B y J a n a R i v e r a
ON NOVEMBER 27, 1978, Dan White, a displaced San Francisco city supervisor, called his aide to taxi him to City Hall. He planned to speak with the mayor about getting his job back. Before leaving his house, he put a loaded .38-caliber revolver in one pocket and extra ammunition in the other.
His aide drove off after dropping him at the front doors of City Hall. White then walked around the block and entered the building through a window. In the mayor's front office he asked for an appointment. Granted. Moments later, Dan White shot Mayor George Mascone four times--twice in the head.
He then left Mascone's office and went down the hall to his own, situated across the hall from City Supervisor Harvey Milk's office, stopping at some point to reload his revolver. Then calmly he hollered across the hall, "Hey Harv, can I see you a minute."
When Milk entered White's office, White shot him five times--twice in the head.
Dan White, a former cop, then went to his old precinct and confessed to the murders.
A jury of Dan White's peers said he acted without malice and
forethought. The jury said his actions were not premeditated. He committed those crimes because he suffered from "diminished capacity" brought on by depression, stress, and because he had eaten too many Twinkies.
When Dan White went to prison to serve a little more than five years for voluntary manslaughter, the prison psychologists evaluated him, but did not treat him for depression or anything else. Diagnosis: perfectly normal.
How can this happen?
Emily Mann's 1984 courtroom docudrama, Execution of Justice, attempts to answer that question. She adeptly draws on actual court
testimony to raise all of the issues that go into such a trial decision--bigotry, fear, political power, and our idea of what's truly "American." To that, she adds an opportunity to know something about the victims, focusing on Harvey Milk, through friends and the citizens of San Francisco who believed in him--a committed gay rights activist with a political voice.
The victims: San Francisco's first elected openly gay city supervisor, and a liberal mayor. The accused: A former police officer, fireman and soldier, with a love for sports and all other things "naturally" American. An American hero.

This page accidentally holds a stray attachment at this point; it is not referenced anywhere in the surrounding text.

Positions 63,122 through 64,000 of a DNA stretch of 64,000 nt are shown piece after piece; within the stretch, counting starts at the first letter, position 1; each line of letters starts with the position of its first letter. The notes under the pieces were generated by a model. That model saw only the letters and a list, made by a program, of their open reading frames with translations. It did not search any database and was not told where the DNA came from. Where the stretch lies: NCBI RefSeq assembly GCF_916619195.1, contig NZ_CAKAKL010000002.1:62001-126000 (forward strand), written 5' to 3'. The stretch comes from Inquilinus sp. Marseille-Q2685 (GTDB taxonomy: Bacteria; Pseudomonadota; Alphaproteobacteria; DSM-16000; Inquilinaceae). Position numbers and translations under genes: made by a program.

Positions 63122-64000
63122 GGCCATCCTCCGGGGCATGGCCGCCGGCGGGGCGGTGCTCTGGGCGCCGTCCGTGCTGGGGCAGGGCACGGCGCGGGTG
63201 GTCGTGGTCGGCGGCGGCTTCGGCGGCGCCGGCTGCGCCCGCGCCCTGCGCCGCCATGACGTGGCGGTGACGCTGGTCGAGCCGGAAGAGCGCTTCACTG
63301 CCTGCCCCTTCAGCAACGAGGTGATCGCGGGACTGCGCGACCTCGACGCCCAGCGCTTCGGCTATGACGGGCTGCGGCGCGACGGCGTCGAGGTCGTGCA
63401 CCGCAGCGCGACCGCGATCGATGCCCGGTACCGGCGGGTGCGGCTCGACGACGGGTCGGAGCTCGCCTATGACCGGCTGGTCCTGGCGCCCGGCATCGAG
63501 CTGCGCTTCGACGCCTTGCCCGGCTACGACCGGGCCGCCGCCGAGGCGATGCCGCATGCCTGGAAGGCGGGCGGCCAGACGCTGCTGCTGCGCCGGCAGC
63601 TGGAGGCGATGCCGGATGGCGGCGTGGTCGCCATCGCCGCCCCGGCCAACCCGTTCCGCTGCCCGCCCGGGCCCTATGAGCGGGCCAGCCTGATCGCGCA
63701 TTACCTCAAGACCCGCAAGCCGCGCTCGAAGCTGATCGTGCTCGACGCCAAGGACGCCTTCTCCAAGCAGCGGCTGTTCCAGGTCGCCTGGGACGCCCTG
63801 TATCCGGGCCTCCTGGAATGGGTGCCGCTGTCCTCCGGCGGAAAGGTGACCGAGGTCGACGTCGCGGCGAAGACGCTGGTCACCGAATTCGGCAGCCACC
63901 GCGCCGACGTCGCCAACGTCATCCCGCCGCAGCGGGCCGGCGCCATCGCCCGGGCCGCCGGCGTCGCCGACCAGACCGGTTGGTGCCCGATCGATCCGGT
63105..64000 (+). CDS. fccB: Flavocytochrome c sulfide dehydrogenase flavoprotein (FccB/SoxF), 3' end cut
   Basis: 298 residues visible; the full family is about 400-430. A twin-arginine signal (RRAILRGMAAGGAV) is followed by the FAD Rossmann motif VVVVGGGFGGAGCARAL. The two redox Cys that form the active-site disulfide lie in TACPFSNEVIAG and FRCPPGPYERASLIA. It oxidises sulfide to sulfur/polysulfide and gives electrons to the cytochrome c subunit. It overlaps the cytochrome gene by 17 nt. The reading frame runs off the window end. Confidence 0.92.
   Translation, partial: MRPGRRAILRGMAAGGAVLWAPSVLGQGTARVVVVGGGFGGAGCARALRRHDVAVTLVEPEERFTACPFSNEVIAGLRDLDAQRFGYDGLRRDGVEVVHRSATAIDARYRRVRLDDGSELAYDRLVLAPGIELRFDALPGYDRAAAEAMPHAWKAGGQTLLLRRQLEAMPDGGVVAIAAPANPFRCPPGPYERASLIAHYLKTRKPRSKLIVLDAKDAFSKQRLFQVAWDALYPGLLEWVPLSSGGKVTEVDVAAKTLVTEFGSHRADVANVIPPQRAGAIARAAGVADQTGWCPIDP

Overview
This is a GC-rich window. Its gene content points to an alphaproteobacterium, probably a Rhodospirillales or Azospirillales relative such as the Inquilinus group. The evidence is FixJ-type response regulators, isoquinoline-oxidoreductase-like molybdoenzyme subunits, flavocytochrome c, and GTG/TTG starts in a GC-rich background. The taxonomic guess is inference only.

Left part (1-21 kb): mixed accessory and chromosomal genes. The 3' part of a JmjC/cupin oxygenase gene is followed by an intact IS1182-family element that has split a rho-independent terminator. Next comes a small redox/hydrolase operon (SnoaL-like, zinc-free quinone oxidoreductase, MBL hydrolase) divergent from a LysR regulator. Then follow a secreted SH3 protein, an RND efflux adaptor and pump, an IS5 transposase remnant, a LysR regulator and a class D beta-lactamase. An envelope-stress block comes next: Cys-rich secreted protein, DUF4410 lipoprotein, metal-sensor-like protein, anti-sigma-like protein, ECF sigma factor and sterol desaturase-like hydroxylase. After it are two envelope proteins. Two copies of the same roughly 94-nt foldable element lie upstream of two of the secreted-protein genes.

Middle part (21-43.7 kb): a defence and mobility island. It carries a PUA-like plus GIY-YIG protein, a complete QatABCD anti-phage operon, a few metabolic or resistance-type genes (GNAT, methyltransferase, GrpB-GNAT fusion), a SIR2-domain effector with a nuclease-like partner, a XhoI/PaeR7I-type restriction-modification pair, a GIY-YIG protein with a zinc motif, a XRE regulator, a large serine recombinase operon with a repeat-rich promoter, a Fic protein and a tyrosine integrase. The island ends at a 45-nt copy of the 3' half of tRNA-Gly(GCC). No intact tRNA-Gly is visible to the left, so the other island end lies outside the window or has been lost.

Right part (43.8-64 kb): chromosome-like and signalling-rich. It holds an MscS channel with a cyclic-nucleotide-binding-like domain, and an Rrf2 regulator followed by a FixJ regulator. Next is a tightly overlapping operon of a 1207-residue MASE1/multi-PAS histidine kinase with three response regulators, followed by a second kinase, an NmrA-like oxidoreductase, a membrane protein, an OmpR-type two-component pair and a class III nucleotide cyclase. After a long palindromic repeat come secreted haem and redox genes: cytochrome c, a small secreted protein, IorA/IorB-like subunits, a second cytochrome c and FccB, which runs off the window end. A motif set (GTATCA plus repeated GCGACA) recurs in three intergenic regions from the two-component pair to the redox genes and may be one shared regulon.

The UA Arizona Repertory Theatre performs Mann's play, re-enacting parts of the chilling trial, on Patricia England's cold, gray set. Witnesses fleetingly come and go as citizens of San Francisco react from tiered, veiled positions in the Laboratory Theatre above Dan White and his attorney. Several television monitors juxtaposed over the stage play the scenes outside the courtroom. A large screen directly behind Dan White shows the warm smile of Harvey Milk one moment, and Milk's lifeless face in a pool of blood the next.
Director Brent Gibbs skillfully guides some of the best actors Tucson has to offer through excellent performances in a play that requires perfect timing and quick movement from one line to the next. Worth mentioning in a cast of many: Jeff Cyronek as defense attorney Douglas Schmidt, Tod Zimmerman as prosecutor Thomas F. Norman, and John Sama as Dan White.
My out-of-town guest was surprised and elated with the professional essence of this student production, something the UA Theatre Arts Department does consistently, while never shying away from producing the tough plays.
Arizona Repertory Theatre's production of Execution of Justice continues with 8 p.m. performances through October 28 and 2 p.m. matinees on October 28 and 29 at the Laboratory Theatre, southeast corner of Speedway and Park Avenue. Tickets are $12 and $14 for adults, $8 and $10 for students, with discounts for seniors and UA employees. Call the UA Fine Arts box office at 621-1162 for reservations and information.
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